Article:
Lean Manufacturing: lessons for logistics

By Gian Schiava

January 2012

Companies that will survive the current harsh environment will be those that strive to the utmost to survive and improve – and sometimes, it pays to look at others’ successful practices and adopt them. Several logistics companies are now looking at Lean Manufacturing in the quest to improve their processes.

Gian Schiava considers how logistics is getting Lean and has a closer look at 5S methodology.

  1. Improved Profits by eliminating waste
  2. Just In Time (JIT)
  3. 7 Wastes
    – 5S
    – Continuous improvement (Kaizen)
    – SMED
    – (Single Minute Exchange of Dies)
    – Visual Management
    – Mistake Proofing
    – TPM (Total Productivity Management)
    – Standardised Work
  4. Preventing Reoccurrence
    Quality and Productivity
  5. Production Levelling

First, we need to have an understanding of what Lean Manufacturing is. Essentially, it is a management approach that endeavours to eliminate or reduce all activities that do not add value. The core idea is that, by making production ‘leaner’, product quality will improve and manufacturing costs should decrease. There is a strong focus on current activities and ways in which they can be made as efficient as possible. While the Lean approach and its various techniques are best known from Japanese examples, its origins can actually be traced back to British and American principles, as conceived by people like W. Edwards Deming and Henry Ford. However, it took decades before Western companies started to re-learn and implement the techniques and disciplines involved.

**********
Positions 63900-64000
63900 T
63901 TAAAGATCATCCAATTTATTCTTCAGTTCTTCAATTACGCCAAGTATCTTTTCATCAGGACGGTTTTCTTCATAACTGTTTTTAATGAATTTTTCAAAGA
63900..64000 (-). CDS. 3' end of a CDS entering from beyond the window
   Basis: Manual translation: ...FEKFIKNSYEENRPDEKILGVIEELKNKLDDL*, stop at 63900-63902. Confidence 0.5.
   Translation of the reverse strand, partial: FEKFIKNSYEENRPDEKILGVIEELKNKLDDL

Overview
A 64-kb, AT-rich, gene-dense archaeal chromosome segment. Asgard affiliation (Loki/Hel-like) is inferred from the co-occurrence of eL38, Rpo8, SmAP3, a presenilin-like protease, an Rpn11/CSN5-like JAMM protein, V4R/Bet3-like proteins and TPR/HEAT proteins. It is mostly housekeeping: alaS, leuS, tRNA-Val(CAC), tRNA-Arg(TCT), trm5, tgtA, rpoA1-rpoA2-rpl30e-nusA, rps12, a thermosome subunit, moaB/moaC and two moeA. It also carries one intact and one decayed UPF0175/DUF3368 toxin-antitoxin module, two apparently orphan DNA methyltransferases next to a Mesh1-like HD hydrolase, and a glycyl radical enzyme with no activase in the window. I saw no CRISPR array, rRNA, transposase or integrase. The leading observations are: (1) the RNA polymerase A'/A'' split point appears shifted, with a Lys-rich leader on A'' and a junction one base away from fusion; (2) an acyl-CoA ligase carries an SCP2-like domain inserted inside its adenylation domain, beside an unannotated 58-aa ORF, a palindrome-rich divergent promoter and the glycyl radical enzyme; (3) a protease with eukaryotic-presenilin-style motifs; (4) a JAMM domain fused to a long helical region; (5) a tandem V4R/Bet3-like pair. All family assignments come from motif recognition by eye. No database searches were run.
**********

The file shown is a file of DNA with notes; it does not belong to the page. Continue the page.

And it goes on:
“The core idea is that, by making production ‘leaner’, product quality will improve and manufacturing costs should decrease.”

In any business area, a new thought process will be embraced by many new ‘gurus’ who will put their own spin on a concept. In some cases, this is merely a quest to become an opinion leader but, sometimes, a bright thinker will add new insights, which lead to a new management approach. Among the methods developed in the second half of the last century were Kaizen, Throughput reduction, Pull production, Line balancing, 5S, TQM, Quality Circles, SPC, PDCA (also called PDSA) and OEE. New ideas are quite possibly being added right now.

The Big Guns

We will have a closer look at 5S later, but we can safely say that all these approaches seek to identify problems, eliminate superfluous activity, reduce the total number of process steps or redesign the problem areas. Word of the success of these discipline-based methods soon spread and led to their wide adoption.

Six Sigma has become one of the bestknown quality management methods. It is about much more than just improving manufacturing; it shines a light on all business processes. It is founded on statistical process control (SPC), which calculates sigma (standard deviation) from three to six units, in 0.5 unit steps. It incorporates elements from Quality Circle programs and Deming-derived sampling methods. Deming’s approach contrasted focus on quality, which leads to rise in quality and fall in costs, with focus on costs, which leads to decline in quality and rise in costs.

Fixed procedures, which are founded on data collection, are used to solve problems. Six Sigma has a particular focus on customers and client satisfaction and the term is often heard within project teams. Large companies like General Electric, Motorola, Siemens, Caterpillar, Microsoft and Xerox have implemented Six Sigma.